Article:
Their decision seems to belie the University’s own feckless contention, in its “Policy Statement on Demonstrations & Disruption,” that it “encourages students, faculty and staff to be bold, independent, and creative thinkers,” and that “fundamental to this process is the creation of an environment that respects the rights of all members of the University community to explore and to discuss questions which interest them, to express opinions and debate issues energetically and publicly, and to demonstrate their concern by orderly means.”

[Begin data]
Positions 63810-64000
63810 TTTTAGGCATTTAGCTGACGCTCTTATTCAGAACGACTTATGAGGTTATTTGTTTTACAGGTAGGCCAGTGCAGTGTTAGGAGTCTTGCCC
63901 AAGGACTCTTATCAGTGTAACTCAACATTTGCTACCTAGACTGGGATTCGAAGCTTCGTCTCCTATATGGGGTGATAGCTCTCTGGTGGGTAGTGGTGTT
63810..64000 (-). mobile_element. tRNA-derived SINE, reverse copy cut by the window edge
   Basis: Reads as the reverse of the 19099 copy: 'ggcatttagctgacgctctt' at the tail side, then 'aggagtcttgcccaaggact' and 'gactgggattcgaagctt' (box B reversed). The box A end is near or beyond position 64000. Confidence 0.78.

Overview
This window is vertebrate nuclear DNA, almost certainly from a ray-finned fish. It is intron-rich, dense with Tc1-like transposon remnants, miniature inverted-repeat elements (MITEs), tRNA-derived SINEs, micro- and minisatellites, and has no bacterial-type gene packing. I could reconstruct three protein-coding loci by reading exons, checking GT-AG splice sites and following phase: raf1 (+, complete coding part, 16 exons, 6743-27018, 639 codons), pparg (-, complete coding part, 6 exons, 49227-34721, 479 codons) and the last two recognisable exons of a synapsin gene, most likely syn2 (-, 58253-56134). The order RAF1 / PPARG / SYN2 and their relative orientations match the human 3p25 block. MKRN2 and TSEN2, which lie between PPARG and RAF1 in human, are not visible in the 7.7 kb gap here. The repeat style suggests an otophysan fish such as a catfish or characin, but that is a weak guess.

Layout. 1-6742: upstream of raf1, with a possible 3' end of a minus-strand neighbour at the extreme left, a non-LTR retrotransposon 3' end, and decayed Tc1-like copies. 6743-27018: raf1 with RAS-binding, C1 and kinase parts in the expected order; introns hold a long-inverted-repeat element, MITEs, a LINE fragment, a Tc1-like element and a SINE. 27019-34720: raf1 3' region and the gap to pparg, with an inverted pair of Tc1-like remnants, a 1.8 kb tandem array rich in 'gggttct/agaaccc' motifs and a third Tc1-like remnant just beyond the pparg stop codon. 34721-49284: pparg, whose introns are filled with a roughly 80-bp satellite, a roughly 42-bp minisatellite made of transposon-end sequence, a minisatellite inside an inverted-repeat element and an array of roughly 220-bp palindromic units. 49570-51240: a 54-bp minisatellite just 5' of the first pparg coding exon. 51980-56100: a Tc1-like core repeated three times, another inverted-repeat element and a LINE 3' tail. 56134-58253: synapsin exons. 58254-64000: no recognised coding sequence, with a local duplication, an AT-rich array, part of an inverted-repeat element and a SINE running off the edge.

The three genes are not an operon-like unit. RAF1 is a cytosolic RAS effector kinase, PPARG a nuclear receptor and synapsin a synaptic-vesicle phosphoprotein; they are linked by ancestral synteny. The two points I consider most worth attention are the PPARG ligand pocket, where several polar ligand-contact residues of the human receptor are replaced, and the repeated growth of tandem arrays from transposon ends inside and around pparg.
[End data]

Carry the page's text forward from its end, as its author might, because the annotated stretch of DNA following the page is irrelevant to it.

There are troubling issues here, putting aside the basic question of fairness of denying certain students, with certain political beliefs, the opportunity to invite speakers to campus to share their views. Horowitz’s speech was cancelled (and he has appeared, by his own account, on more than 400 campuses in the past), not because it might contain speech that was demonstrably false or even incendiary, but because some individuals might be ‘offended’ or ‘intimidated’ by speech that they were perfectly free never to hear. Students have a right to be offended by the speech—even hate speech—of their fellow students or invited speakers and speak back to that speech with speech of their own, but their fellow students and invited guests also have a Constitutionally-protected right to be offensive, contentious, even controversial, provided their speech and conduct is within the bounds of the law.